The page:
New American Standard Bible
For the living know they will die; but the dead do not know anything, nor have they any longer a reward, for their memory is forgotten.
King James Bible
For the living know that they shall die: but the dead know not any thing, neither have they any more a reward; for the memory of them is forgotten.
Darby Bible Translation
For the living know that they shall die; but the dead know not anything, neither have they any more a reward, for the memory of them is forgotten.
World English Bible
For the living know that they will die, but the dead don't know anything, neither do they have any more a reward; for the memory of them is forgotten.
Young's Literal Translation
For the living know that they die, and the dead know not anything, and there is no more to them a reward, for their remembrance hath been forgotten.
Ecclesiastes 9:5 Parallel
CommentaryBarnes' Notes on the Bible
See Ecclesiastes 8:12, note; Ecclesiastes 8:14, note. The living are conscious that there is a future before them: but the dead are unconscious; they earn nothing, receive nothing, even the memory of them soon disappears; they are no longer excited by the passions which belong to people in this life; their share in its activity has ceased. Solomon here describes what he sees, not what he believes; there is no reference here to the fact or the mode of the existence of the soul in another world, which are matters of faith.
The last clause of Ecclesiastes 9:6 indicates that the writer confines his observations on the dead to their portion in, or relation to, this world.
LibraryThree Youths Save Constantinople
Now there was found in that city a poor wise man, and he by his wisdom delivered the city; yet no one remembered that same poor man. Eccl. ix. 15. After these events it really seems as if Gaïnas, to use a modern expression, had completely lost his head, or, to give the view of it taken by himself and his contemporaries, as if a demon had begun to trouble him; for his conduct became aimless and uncertain. Discontent, revenge, ambition, and evil counsels destroyed in him all capacity for wise …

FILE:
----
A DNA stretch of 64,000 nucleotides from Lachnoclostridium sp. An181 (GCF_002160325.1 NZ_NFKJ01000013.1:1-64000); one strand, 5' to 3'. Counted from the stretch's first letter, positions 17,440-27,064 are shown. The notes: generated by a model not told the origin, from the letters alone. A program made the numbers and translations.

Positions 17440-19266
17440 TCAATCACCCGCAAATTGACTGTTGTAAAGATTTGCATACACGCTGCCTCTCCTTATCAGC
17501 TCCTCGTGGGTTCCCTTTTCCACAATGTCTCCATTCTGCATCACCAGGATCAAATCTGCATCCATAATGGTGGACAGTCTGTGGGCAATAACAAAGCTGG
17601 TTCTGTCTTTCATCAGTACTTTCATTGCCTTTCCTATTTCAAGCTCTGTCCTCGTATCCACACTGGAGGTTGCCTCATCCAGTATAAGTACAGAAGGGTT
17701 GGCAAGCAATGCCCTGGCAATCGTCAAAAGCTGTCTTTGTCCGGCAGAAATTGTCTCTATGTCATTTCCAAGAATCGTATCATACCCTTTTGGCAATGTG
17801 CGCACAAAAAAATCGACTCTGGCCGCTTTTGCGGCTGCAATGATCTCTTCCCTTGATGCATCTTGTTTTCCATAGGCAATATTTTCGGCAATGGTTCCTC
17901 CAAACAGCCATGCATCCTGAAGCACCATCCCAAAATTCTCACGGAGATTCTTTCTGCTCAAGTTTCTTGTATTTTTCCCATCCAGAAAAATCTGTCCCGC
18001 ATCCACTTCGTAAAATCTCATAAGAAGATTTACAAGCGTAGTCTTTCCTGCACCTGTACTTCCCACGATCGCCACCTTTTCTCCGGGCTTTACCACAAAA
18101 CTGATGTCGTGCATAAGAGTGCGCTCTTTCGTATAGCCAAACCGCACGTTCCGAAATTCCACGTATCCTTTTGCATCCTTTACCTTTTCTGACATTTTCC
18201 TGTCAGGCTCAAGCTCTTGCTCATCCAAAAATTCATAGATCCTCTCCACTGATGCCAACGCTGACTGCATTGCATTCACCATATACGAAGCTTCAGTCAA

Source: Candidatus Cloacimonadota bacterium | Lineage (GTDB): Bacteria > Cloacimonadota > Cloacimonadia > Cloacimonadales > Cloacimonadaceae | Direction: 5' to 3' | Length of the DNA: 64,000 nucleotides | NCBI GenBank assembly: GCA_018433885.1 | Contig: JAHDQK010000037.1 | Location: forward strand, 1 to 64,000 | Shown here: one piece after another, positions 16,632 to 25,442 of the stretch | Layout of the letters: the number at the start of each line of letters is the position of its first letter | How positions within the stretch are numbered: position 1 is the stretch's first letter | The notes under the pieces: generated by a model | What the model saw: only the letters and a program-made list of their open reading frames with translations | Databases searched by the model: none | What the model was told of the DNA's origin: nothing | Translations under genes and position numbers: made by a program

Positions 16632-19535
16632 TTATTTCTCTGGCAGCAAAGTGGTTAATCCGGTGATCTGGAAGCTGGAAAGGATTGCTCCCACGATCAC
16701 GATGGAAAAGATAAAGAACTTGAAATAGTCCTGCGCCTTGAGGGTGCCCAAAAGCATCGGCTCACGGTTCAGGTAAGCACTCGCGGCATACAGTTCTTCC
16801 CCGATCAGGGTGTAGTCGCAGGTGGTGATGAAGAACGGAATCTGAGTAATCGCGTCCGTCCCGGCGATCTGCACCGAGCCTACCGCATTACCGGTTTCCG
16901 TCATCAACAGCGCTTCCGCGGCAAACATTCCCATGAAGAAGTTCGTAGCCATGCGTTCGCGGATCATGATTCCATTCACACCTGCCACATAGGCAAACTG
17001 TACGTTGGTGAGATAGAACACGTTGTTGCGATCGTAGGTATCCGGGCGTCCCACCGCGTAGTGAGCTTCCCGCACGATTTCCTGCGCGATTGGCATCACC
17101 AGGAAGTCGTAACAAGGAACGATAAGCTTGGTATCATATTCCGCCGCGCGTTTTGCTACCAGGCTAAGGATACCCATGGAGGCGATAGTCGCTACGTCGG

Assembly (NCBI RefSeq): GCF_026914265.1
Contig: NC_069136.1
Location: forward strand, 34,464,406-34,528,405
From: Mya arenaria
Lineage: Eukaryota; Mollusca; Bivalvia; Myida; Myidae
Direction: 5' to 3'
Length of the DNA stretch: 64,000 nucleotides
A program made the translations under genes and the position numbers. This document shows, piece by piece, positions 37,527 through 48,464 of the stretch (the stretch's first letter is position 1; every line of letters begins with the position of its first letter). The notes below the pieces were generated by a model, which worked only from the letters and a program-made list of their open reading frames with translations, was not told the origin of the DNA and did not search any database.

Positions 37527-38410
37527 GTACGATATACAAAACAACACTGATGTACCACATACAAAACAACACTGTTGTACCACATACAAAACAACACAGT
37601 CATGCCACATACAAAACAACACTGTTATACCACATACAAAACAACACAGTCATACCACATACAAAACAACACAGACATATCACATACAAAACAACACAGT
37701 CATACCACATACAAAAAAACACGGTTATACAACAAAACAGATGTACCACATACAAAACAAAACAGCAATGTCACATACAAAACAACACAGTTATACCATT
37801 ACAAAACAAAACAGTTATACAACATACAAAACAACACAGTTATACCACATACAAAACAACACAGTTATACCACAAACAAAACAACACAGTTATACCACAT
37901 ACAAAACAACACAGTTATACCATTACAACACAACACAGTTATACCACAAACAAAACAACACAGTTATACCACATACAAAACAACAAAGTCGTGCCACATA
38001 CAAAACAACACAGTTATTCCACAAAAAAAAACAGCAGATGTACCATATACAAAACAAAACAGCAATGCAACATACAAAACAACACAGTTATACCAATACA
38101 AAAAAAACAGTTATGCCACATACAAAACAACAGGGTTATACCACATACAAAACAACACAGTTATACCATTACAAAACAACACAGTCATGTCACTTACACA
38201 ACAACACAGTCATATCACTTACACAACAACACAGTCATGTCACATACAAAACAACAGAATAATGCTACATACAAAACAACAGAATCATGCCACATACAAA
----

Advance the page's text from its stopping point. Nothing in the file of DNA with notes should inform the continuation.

Frederic William Farrar—Gathering Clouds: A Tale of the Days of St. Chrysostom
Epistle cxxvii. From S. Columbanus to Pope Gregory .
Second Great Group of Parables.
"His sons achieve honor, but he does not know it; Or they become insignificant, but he does not perceive it.
Will Your wonders be made known in the darkness? And Your righteousness in the land of forgetfulness?
There is no remembrance of earlier things; And also of the later things which will occur, There will be for them no remembrance Among those who will come later still.
For there is no lasting remembrance of the wise man as with the fool, inasmuch as in the coming days all will be forgotten. And how the wise man and the fool alike die!
So then, I have seen the wicked buried, those who used to go in and out from the holy place, and they are soon forgotten in the city where they did thus. This too is futility.
For whoever is joined with all the living, there is hope; surely a live dog is better than a dead lion.
Whatever your hand finds to do, do it with all your might; for there is no activity or planning or knowledge or wisdom in Sheol where you are going.
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